£850,000 marine power windfall for Queen's University


Queen’s University is celebrating a marine energy windfall with the award of an £850,000 grant for an energy research consortium.

The Marine Renewable Energy Group in the School of Planning, Architecture and Civil Engineering at Queen’s received the grant from the Engineering and Physical Sciences Research Council (EPSRC). The group’s work will support the emerging industry in wave and tidal stream energy conversion. The industry is developing marine renewables which will reduce dependency on fossil fuels and help combat the carbon emissions which contribute to climate change.

Professor Trevor Whittaker, Head of the Marine Renewable Energy Research Group, said - “Queen’s is one of the world’s leaders in marine renewable energy. Our pioneering research has already resulted in the construction of Britain’s first two wave power plants off the Isle of Islay on the West coast of Scotland. A third type of system - Oyster - is to be launched this year off Orkney.

"This award recognises the contribution which has been made by Queen’s during the past 30 years and will help to support the research team as it develops new technologies both in wave and tidal stream. This track record and the new laboratory facilities enables Queen’s to successfully compete for research contracts internationally.”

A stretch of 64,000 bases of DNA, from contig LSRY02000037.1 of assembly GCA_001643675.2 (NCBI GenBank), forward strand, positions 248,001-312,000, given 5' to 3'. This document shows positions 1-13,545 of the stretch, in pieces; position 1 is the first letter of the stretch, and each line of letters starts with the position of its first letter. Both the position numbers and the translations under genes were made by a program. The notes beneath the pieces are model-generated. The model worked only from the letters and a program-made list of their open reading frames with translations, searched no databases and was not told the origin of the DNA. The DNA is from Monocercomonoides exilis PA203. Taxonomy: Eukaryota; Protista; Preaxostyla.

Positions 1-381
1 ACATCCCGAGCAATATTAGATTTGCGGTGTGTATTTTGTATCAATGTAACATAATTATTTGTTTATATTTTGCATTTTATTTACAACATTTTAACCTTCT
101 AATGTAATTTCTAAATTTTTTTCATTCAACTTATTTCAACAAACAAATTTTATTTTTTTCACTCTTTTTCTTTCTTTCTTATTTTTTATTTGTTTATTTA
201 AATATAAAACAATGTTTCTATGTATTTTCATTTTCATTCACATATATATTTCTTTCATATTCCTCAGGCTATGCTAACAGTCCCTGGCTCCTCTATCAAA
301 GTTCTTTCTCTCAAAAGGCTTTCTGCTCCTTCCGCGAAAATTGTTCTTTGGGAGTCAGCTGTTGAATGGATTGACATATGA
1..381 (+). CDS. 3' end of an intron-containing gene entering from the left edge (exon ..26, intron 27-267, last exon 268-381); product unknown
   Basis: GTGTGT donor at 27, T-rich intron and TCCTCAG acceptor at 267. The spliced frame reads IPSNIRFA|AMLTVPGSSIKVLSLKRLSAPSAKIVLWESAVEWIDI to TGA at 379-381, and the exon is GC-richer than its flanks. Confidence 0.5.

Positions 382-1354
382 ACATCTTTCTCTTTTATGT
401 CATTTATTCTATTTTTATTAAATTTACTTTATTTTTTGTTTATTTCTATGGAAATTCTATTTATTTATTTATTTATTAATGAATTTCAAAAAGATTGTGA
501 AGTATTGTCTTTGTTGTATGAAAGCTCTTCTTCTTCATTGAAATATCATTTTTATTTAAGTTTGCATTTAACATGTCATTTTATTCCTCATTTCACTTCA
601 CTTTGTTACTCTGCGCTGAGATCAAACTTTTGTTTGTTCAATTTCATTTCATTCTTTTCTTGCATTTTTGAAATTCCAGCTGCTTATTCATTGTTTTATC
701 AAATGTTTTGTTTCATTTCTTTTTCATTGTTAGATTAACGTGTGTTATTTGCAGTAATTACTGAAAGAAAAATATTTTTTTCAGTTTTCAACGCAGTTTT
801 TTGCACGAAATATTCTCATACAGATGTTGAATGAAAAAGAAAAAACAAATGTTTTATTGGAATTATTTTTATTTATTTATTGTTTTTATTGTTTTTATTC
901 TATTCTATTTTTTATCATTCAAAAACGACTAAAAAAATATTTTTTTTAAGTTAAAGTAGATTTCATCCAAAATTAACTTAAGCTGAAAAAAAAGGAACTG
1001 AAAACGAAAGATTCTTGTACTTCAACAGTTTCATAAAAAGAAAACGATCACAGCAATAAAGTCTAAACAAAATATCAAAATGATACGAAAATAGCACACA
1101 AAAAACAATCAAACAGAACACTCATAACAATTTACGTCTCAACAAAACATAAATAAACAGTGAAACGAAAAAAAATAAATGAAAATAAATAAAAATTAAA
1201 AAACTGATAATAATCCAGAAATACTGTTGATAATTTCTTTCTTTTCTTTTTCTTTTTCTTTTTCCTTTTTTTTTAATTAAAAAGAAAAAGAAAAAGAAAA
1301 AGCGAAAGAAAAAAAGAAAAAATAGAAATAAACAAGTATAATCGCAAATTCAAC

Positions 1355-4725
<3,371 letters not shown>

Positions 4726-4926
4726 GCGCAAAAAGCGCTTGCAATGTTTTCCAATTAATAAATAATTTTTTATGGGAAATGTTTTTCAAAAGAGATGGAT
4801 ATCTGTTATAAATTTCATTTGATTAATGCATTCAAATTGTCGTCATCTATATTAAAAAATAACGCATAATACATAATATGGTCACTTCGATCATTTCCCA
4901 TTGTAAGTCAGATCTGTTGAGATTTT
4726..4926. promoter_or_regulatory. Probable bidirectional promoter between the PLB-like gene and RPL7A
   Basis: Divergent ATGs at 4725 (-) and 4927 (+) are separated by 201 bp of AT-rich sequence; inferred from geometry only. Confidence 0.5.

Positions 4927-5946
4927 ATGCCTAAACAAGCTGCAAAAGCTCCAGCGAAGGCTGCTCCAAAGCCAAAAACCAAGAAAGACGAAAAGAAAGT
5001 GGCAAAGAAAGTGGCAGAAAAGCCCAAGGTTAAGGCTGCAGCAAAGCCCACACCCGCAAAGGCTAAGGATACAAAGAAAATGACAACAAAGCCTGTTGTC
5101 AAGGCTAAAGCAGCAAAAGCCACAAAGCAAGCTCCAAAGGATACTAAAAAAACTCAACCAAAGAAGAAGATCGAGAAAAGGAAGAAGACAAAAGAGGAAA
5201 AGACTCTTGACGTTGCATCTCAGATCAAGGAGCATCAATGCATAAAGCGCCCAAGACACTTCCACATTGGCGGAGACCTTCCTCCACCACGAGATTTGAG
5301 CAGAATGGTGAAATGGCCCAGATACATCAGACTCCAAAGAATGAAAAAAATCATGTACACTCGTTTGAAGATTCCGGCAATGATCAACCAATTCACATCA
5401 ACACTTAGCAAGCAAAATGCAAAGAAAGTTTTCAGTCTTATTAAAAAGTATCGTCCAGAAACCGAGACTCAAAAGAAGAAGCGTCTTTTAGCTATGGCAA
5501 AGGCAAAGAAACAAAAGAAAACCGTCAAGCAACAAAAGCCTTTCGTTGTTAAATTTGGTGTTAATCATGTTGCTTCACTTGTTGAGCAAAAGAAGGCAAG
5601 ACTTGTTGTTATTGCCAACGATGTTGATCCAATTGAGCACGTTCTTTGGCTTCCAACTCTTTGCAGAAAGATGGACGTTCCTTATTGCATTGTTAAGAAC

In a separate project, Queen’s marine laboratory scientists will also carry out monitoring of seals, porpoises (whales, dolphins) and seabird activity in Strangford Narrows, in the vicinity of the £10 million tidal turbine recently installed in Strangford Lough by Marine Current Turbines (Click Here). With the turbine generating sustainable electricity for 1000 homes, the two-year study will assess any changes in the activity of animals in these three groups as a result of its deployment.

A survey of animals will be carried out on the seabed at critical sites adjacent to the turbine, to establish the influence of changes in the water flow pattern from the presence of the turbine’s blades. Queen’s scientists will also assist with the measurement of currents in the vicinity of the turbine and carry out a survey of local opinion on the deployment of the tidal turbine.

Graham Savidge, Queen’s University Marine Biology Senior Lecturer, welcomed the survey and the arrival of the new turbine, saying - “This shows the value of the Strangford Narrows site as a test area for such a device.”

Further information on the wave power projects can be found at the web sites of the industrial partners -